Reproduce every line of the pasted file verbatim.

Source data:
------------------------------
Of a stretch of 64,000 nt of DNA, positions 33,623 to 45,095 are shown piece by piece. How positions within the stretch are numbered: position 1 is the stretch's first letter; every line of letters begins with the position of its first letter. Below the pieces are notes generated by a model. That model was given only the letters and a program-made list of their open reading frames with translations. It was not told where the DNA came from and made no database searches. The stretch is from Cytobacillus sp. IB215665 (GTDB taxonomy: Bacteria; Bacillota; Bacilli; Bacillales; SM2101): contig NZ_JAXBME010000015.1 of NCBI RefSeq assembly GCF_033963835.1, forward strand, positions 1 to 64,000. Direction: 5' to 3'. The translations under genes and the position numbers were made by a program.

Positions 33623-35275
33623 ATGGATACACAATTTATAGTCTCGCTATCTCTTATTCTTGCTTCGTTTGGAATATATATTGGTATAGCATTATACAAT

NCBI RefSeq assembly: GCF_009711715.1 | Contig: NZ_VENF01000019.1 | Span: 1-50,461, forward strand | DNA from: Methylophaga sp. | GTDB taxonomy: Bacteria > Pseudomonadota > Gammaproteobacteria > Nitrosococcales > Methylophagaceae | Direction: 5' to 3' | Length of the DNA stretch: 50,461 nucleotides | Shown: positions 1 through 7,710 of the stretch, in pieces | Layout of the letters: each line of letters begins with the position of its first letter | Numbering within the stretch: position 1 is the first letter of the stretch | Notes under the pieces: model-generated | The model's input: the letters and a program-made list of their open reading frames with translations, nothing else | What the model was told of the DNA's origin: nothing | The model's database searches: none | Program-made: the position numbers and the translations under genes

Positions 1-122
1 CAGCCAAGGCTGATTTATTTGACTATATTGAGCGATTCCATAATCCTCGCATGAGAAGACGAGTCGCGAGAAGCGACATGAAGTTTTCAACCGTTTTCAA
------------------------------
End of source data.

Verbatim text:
Of a stretch of 64,000 nt of DNA, positions 33,623 to 45,095 are shown piece by piece. How positions within the stretch are numbered: position 1 is the stretch's first letter; every line of letters begins with the position of its first letter. Below the pieces are notes generated by a model. That model was given only the letters and a program-made list of their open reading frames with translations. It was not told where the DNA came from and made no database searches. The stretch is from Cytobacillus sp. IB215665 (GTDB taxonomy: Bacteria; Bacillota; Bacilli; Bacillales; SM2101): contig NZ_JAXBME010000015.1 of NCBI RefSeq assembly GCF_033963835.1, forward strand, positions 1 to 64,000. Direction: 5' to 3'. The translations under genes and the position numbers were made by a program.

Positions 33623-35275
33623 ATGGATACACAATTTATAGTCTCGCTATCTCTTATTCTTGCTTCGTTTGGAATATATATTGGTATAGCATTATACAAT

NCBI RefSeq assembly: GCF_009711715.1 | Contig: NZ_VENF01000019.1 | Span: 1-50,461, forward strand | DNA from: Methylophaga sp. | GTDB taxonomy: Bacteria > Pseudomonadota > Gammaproteobacteria > Nitrosococcales > Methylophagaceae | Direction: 5' to 3' | Length of the DNA stretch: 50,461 nucleotides | Shown: positions 1 through 7,710 of the stretch, in pieces | Layout of the letters: each line of letters begins with the position of its first letter | Numbering within the stretch: position 1 is the first letter of the stretch | Notes under the pieces: model-generated | The model's input: the letters and a program-made list of their open reading frames with translations, nothing else | What the model was told of the DNA's origin: nothing | The model's database searches: none | Program-made: the position numbers and the translations under genes

Positions 1-122
1 CAGCCAAGGCTGATTTATTTGACTATATTGAGCGATTCCATAATCCTCGCATGAGAAGACGAGTCGCGAGAAGCGACATGAAGTTTTCAACCGTTTTCAA